352
not very informative for comparison across datasets. We therefore assumed that the environmental
353
gradient scaled positively with spatial extent and rescaled the actual environmental distance to range
354
between zero and one in each dataset by dividing actual values by the average environmental distance
355
of the dataset.
356
Distance decay of similarity. We modelled the distance decay of similarity following a negative
357
exponential curve between the community similarity and distance12. This is because maximum spatial
358
distances within our datasets were on average 795.5 kilometres; 95% CI [506.08, 1084.95], and
359
therefore, it is highly likely that many of the datasets encompassed multiple species pools. One of the
360
main assumptions of the distance decay is that Sij > Sjk if the distance between the sites i and j is
361
shorter than the distance between j and k12. That is, the slope of the relationship should be negative,
362
and positive slopes suggest either periodicity in the environmental gradient or a mismatch between
363
the communities and the measured environmental variables11. Here, we calculated distance decay
364
separately for taxonomic and functional similarities along spatial and environmental distance using a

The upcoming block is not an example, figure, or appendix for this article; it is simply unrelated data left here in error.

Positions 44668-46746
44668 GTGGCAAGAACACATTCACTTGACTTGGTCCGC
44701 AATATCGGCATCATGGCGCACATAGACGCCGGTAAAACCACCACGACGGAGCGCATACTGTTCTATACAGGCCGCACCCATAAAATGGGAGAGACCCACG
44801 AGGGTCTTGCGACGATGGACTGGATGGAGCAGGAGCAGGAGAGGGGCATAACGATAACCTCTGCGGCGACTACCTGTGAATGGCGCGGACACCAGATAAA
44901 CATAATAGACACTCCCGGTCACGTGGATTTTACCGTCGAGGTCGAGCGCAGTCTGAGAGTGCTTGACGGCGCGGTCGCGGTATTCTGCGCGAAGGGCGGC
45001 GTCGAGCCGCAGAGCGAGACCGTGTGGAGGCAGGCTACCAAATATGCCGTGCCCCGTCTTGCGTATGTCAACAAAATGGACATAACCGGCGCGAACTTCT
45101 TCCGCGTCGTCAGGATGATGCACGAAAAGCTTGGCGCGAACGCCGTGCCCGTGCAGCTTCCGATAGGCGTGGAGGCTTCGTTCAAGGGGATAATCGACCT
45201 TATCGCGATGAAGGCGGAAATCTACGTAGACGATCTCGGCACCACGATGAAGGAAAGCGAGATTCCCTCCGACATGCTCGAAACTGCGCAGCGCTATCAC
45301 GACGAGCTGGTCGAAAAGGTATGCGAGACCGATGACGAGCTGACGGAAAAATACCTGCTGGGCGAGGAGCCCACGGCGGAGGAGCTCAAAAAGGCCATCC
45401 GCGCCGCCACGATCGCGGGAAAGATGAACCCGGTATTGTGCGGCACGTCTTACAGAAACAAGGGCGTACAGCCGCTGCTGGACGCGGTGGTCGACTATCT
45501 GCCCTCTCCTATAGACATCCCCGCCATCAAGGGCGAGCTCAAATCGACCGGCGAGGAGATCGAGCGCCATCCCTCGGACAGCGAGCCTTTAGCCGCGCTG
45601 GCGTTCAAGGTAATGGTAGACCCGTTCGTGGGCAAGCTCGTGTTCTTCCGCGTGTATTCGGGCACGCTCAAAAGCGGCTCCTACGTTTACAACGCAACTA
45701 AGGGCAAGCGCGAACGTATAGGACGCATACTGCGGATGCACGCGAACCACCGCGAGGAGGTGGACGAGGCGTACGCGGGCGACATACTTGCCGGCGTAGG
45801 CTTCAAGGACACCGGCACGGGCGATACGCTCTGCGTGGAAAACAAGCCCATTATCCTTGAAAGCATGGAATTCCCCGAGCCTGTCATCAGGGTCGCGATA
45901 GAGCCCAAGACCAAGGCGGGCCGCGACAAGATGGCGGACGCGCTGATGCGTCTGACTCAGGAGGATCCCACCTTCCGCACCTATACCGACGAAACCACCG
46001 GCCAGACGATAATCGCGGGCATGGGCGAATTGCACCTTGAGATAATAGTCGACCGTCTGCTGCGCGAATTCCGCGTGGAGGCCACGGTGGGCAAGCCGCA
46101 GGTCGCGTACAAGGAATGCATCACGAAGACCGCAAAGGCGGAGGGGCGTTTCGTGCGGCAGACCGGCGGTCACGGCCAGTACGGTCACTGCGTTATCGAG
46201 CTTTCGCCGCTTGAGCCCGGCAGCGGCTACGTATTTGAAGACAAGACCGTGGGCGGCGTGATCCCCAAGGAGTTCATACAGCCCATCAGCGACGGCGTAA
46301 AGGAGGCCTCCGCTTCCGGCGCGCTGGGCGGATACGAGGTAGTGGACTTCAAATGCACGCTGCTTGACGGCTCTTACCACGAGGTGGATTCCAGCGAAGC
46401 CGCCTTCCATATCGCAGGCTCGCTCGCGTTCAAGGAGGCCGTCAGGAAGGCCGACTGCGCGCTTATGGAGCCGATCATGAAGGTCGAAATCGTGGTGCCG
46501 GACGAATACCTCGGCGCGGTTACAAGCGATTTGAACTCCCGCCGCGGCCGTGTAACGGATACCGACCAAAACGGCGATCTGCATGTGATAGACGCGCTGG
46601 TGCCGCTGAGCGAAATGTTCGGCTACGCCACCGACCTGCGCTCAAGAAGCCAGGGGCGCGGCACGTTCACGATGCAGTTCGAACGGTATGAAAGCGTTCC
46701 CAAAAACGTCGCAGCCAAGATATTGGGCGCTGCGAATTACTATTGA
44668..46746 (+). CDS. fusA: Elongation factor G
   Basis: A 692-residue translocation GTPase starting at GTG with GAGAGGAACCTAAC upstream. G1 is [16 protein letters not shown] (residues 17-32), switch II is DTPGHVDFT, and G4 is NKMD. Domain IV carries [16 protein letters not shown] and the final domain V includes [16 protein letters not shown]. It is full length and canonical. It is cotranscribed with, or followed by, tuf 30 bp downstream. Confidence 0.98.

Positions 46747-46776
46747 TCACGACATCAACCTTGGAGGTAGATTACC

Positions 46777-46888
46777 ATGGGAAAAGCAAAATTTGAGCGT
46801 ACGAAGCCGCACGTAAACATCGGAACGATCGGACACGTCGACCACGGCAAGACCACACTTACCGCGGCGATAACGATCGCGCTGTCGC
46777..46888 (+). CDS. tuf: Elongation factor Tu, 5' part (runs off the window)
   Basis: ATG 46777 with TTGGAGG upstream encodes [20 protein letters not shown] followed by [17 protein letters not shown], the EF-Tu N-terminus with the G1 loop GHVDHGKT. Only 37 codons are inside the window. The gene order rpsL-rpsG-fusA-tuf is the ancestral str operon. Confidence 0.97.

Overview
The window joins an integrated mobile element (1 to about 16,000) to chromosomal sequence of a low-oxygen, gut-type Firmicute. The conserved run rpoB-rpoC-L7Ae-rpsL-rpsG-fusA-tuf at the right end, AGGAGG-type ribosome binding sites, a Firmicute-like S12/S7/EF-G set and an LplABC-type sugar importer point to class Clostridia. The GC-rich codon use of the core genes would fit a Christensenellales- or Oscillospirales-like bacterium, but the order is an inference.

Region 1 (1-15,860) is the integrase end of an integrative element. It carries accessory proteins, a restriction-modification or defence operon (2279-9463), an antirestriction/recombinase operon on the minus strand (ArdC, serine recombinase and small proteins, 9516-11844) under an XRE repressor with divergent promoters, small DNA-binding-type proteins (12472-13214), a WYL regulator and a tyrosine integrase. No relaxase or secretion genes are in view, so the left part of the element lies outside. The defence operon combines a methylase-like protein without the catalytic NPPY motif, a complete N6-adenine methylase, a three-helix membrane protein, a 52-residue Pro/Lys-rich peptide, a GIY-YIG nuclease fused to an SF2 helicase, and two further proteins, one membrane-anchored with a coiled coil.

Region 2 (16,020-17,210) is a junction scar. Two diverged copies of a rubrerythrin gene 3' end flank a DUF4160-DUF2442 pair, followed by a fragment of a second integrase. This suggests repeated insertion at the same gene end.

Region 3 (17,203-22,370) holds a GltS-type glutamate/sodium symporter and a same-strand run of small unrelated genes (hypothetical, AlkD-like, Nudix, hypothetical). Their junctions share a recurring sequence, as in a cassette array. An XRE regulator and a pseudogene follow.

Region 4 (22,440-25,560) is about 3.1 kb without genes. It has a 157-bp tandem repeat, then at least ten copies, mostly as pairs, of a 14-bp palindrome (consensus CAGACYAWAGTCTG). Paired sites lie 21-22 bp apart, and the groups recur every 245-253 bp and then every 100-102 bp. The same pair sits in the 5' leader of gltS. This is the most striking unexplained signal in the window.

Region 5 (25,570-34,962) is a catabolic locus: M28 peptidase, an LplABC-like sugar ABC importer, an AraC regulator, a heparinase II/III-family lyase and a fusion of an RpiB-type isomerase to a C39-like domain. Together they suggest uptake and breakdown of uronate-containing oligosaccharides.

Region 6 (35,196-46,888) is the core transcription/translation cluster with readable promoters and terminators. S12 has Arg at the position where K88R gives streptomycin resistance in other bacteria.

365
generalized linear model (GLM) following a binomial distribution of errors with a log link119 (Fig.
366
3c). Following Latombe et al.120, we included a negative constraint in GLMs such that the slopes are
367
forced to be negative (i.e., slope <= 0). Besides, we included a negative constraint to the intercept of
368
the model such that intercept <= 0. Therefore, because e0 = 1, we avoided intercept values that fall
369
outside the range of taxonomic and functional similarities. We forced the negative coefficients via a
370
non-positive least-square regression121,122 within the iterative re-weighted least-square algorithm123
371
implemented in the function glm.cons of the package ‘zetadiv’ v.1.2.0 (ref.120,124). We estimated a
372
pseudo-R² (hereafter r²) as
𝑟&= 1 − ()*+,-*+./'0%+
()*+,-01,,2*+./'0%+ !(2)
. Because of the pairwise structure of the
373
data, similarities are non-independent, so we performed a leave-one-out Jack knife procedure to
374
obtain the mean and confidence interval of the intercepts and slopes for each model119. Within such
375
framework, the slope represents the rate of decay, that is, the proportion of similarity loss per unit
376
distance, and the r² represents the strength of the relationship between similarity and distance.
377
Although it can be argued that slopes and r² are highly correlated, the correlation between slopes and
378
r² in this study was small (Pearson’s r = 0.10; p-value = 0.240).
379
Statistical analysis. We tested our hypothesis using two different approaches. Firstly, we
380
investigated whether taxonomic or functional distance decay is stronger along spatial and
381
environmental distances (H1) by performing a pairwise t-test to compare r² drawn from GLMs using
382
taxonomic similarity and the GLMs using functional similarity for each dataset (Fig. 3d). Totally, we
383